Brice Marden exhibition opens at inde/jacobs gallery

Brice Marden, “Etching for Rexroth #8,” 1986.

MARFA — The exhibit Brice Marden – Etchings opens Thursday, October 5, at the inde/jacobs gallery, 208 East San Antonio Street. This rare opportunity to view Marden’s exceptional prints includes 15 etchings from the artist’s period of gestural abstraction.

Born in Bronxville, New York, in 1938, Marden received an M.F.A from Yale University’s School of Art in 1963. For the next several decades he painted monochromatic works. Then he discovered Far Eastern calligraphy and created abstract glyphs in his paintings and drawings, and in the 1980s shifted radically towards gestural abstraction. This shift is evident in Marden’s prints. 

The artist considered his drawings and etchings to be equally important to his paintings. They were similar but differed because of the medium –– ink being more fluid than paint.

For the drawings, Marden used long branches and sticks dipped in ink. This method precluded full control of the application of ink so there would be pooling, interrupted lines caused by the bouncing of the stick, or scattered marks. The result was exceptional, organic and spontaneous work. Thus, Marden created a new visual language by interpreting calligraphy. 

Sometimes Marden’s paintings and drawings mirrored the vertical couplets of Chinese poems. But often, loops and swirls became webs of overlapping and intersecting lines depicting space without visual references.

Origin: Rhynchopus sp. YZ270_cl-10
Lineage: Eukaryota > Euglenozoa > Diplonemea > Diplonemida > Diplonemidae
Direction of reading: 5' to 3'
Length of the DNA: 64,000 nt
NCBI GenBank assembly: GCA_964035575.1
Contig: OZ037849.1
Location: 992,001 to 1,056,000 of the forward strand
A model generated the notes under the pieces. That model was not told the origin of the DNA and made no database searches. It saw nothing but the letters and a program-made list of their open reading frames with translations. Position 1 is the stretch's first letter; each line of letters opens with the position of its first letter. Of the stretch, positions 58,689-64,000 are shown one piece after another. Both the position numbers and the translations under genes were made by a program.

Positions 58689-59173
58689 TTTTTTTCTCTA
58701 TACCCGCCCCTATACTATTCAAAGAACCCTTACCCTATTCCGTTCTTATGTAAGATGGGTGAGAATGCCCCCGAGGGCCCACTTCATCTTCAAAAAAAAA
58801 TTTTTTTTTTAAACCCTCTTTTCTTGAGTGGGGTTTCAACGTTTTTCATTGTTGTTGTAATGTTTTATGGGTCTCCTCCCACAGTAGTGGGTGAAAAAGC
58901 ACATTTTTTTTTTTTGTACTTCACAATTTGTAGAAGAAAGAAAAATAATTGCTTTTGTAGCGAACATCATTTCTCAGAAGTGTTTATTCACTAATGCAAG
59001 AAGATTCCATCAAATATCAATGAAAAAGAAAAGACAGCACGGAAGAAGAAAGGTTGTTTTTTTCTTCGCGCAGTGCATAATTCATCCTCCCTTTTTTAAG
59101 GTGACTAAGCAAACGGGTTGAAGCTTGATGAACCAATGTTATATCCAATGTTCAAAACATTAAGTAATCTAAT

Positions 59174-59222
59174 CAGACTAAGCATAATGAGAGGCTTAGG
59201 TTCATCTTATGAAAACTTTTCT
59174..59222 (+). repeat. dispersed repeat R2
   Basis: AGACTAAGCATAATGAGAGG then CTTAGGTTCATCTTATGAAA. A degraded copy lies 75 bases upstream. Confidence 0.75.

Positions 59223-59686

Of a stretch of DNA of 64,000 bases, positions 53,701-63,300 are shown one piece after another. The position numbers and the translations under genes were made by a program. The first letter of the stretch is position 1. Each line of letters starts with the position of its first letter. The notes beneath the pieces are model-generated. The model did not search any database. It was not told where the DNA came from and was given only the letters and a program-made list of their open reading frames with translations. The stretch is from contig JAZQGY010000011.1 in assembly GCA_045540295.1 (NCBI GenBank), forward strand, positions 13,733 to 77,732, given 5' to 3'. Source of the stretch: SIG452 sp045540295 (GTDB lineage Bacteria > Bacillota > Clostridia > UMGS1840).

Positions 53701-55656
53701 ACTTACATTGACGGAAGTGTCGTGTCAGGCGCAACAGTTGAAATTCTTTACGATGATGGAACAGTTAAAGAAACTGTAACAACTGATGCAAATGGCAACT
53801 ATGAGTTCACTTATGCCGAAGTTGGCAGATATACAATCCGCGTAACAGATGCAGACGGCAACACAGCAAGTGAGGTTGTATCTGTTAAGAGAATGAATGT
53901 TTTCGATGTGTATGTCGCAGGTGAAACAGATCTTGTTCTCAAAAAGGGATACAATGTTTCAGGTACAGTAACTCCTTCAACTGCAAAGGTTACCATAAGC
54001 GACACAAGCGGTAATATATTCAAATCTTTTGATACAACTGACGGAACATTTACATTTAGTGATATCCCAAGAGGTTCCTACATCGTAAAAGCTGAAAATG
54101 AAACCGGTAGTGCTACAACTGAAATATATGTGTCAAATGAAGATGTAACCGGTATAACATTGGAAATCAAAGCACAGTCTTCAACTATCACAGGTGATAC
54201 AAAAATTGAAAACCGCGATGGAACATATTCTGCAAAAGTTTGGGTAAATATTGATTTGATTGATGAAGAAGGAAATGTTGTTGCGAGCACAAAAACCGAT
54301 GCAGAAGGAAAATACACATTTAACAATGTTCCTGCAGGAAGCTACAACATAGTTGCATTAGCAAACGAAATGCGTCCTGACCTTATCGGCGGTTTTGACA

By contrast, for etchings, which are printed editions, Marden dipped branches not into ink, but a chemical solvent that etched the copper plate used in the printing process. The spontaneity of the process mirrored his drawings. No artist had yet succeeded in creating prints with such staccato energy. Prints are important because collectors would find them to be affordable.

The primary source of the exhibit’s work is Marden’s 1986 series called the “Etchings to Rexroth.” The poet Kenneth Rexroth, a central figure in the San Francisco Renaissance, had translated early Chinese poets, including Han Shan and Tu Fu of the eighth and ninth centuries. Marden stressed that his etchings were not illustrations relating to the poems, but rather abstractions of the calligraphic presentation. 

This is gallery director’s Vilis Inde’s 19th exhibit for Chinati Weekend. His goal is to provide an exceptional exhibit for the gallery’s last Chinati Weekend and final exhibit. Brice Marden – Etchings is free and open to all for viewing from Friday 10 a.m. to 8 p.m. and Saturday and Sunday 10 a.m. to 5 p.m. The gallery shares a space with The Marfa Store.